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From the Founders II

Of Archives and Anecdotes



Bob Capazzo

Historical researching is tough. I hugely admire those dogged people, like Anne Young of the Historical Society, who do it as a profession and keep their good humor in the process. We are reminded of that every time that contributing editor Muffin Zoubek, a lifelong Greenwich resident, helps me dig into the Moffly Publications archives to come up with another edition of “Scraps from the Past.”


But it’s not wading through all that detail that slows us down. It’s the memories triggered as we turn the pages of those old Nutmeggers and Greenwich Reviews. The generations of gossip. The surprises, the hilarity, the wonder of it all.


“You’re kidding!” we’ll say, looking at a picture of two guys inside Mianus Tavern celebrating the end of Prohibition by feeding a big bowl of beer to a horse. Today the ASPCA would be after us. Or, “That’s amazing,” reflecting on the 1951 photo of Harold Russell, the famous handless veteran who starred in Best Years of Our Lives, lighting his wife’s cigarette with his steel hooks.


Sixty years’ worth of bridal announcements never fails to bear fruit. In 1950, there was Ethel Skakel who married Bobby Kennedy, with all his brothers and sisters coming to Greenwich to help him down the aisle. (We ran across a 1962 photo taken by Mrs. Charles Spalding of her friend President Kennedy in a Palm Beach pool, his famous shock of hair considerably trimmed to make him look older, according to the caption.) In 1951 came Lanie Moore who once turned down a chance to be Miss America. Remember? In 1958, Mrs. James Edelin Bourne, née Miss Nancie Magee, graced a page. Everybody in Riverside remembers what devils those Bourne boys were, especially the frazzled former manager of the Riverside Yacht Club, who couldn’t believe it when he saw Jimmy walk into the Nantucket Yacht Club with his proper young fiancée for their engagement party. In 1970, there was Mrs. Cabot Wade, née Miss Glenn Close. “Well, that didn’t last,” Muffin and I nodded, knowingly.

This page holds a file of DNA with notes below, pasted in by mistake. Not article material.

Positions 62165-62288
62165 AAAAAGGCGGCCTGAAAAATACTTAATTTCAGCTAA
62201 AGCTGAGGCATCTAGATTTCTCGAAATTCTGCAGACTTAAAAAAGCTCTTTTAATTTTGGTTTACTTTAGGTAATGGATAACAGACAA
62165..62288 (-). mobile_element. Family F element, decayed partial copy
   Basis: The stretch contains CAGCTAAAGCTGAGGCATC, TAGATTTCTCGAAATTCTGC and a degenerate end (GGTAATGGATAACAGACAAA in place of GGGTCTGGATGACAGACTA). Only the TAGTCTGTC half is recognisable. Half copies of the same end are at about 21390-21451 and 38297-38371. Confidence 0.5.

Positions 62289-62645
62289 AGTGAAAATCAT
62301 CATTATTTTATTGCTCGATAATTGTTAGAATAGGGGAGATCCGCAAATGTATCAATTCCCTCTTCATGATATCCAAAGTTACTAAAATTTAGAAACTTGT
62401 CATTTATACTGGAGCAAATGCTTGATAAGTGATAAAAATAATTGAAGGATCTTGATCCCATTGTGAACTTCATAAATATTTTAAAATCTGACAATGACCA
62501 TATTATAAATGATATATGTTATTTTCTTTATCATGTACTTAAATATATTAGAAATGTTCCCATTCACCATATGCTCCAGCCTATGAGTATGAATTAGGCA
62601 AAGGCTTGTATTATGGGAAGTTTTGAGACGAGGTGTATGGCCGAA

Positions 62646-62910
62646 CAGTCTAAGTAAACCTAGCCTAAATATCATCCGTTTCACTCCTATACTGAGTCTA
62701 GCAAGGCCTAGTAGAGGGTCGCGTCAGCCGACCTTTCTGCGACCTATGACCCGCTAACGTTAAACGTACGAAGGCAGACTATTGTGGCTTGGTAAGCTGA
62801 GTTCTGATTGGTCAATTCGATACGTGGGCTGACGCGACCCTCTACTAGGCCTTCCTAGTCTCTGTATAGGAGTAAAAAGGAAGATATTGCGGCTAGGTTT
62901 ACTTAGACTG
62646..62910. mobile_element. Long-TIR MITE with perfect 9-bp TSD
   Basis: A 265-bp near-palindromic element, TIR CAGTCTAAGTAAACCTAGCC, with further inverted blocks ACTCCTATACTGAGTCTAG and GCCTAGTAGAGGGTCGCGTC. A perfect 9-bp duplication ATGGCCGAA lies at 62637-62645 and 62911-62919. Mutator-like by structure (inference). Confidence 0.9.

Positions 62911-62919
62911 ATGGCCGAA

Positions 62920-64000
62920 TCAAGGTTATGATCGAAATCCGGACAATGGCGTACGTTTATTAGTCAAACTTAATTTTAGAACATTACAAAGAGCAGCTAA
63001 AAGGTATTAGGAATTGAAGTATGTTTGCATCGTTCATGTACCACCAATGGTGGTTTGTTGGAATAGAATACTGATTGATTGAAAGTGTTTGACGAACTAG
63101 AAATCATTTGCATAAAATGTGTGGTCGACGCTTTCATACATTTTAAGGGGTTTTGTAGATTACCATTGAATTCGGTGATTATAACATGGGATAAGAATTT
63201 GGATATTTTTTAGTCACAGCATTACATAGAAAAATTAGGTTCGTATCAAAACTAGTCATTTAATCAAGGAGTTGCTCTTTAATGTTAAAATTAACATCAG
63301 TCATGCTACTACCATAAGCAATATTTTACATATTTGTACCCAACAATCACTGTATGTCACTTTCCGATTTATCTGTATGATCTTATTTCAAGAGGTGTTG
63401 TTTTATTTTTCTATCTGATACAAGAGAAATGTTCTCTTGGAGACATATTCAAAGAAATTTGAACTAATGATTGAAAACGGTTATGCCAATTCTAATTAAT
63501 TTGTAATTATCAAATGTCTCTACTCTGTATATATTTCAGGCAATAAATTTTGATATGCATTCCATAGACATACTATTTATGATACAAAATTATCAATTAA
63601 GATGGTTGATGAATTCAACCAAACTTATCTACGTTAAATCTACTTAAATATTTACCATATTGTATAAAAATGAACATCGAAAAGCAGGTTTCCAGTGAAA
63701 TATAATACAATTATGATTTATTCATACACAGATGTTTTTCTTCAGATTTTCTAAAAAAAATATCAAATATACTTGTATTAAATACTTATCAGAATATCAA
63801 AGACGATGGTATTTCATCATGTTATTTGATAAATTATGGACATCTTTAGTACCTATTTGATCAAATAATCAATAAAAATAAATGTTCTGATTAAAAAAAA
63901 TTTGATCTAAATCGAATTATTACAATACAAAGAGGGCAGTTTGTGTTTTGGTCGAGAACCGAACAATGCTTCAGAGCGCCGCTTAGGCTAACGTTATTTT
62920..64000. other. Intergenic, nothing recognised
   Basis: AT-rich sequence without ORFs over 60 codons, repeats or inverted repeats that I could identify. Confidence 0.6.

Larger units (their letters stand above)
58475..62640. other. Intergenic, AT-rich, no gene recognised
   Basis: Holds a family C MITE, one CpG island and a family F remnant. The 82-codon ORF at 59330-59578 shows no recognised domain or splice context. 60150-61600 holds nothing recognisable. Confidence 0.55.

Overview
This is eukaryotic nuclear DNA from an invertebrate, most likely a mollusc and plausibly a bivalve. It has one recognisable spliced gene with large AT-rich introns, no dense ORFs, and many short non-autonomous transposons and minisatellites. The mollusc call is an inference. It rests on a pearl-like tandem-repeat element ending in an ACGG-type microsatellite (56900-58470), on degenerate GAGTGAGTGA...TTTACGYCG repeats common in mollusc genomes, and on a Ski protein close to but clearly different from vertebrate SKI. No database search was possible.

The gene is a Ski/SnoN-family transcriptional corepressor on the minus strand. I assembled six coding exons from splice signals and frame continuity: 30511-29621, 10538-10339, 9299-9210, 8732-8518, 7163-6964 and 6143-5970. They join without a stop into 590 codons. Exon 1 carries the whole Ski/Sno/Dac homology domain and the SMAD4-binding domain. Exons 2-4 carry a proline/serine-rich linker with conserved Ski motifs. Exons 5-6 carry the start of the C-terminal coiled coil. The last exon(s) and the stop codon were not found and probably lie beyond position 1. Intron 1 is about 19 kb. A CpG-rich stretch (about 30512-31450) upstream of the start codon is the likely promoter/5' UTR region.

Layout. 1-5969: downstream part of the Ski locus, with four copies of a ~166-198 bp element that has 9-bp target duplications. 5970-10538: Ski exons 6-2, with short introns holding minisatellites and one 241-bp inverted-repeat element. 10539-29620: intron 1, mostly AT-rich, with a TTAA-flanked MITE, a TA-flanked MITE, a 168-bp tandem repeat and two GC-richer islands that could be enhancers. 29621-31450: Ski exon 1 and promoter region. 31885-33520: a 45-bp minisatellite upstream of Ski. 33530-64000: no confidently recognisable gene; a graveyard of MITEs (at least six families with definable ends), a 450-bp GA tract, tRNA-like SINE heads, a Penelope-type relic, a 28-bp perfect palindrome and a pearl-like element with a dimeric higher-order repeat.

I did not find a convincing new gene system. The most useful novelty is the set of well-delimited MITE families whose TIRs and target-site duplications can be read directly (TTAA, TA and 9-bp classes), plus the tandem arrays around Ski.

Muffin found her own wedding portrait in 1967, and I spotted myself with Bobby Short at the Whiteheads’ house in 1987, at a fundraiser for Senator Lowell Weicker. Not knowing what to say to the musical icon of Manhattan, I recall blurting out: “Oh, my children will be so thrilled to know I met you!” And he said: “Why?” Good point. Ann Landers was there, too.


We giggled over a picture of Jane Seel and Isabel Malkin dressed as nuns for a walk-on in Tosca at the Met in 1987, then sobered up reading Cornelia Jahncke’s 1965 “Case for Planned Parenthood,” in which she pondered whether or not birth control would finally be declared legal in Connecticut.


A picture of two Greenwich couples in Dutch costume in Holland in 1970 triggered a personal memory. When we were teenagers, my brother Mike and I visited friends of our parents who lived in the Hague; and we, too, had gone native for a photograph in Vollendam. Months later, driving other guests into Vollendam, our hosts were startled to see a giant billboard featuring Mike and me proclaiming the delights of the city.


Naturally, we marveled at the showstopper real estate ads — like the spacious five-bedroom house on two acres of waterfront property in Old Greenwich going for $125,000 in 1965.


Muffin and I can’t wait for the next session. Come join us, but not when you’re in a hurry. You’ll have a wonderful time.

— Donna Moffly

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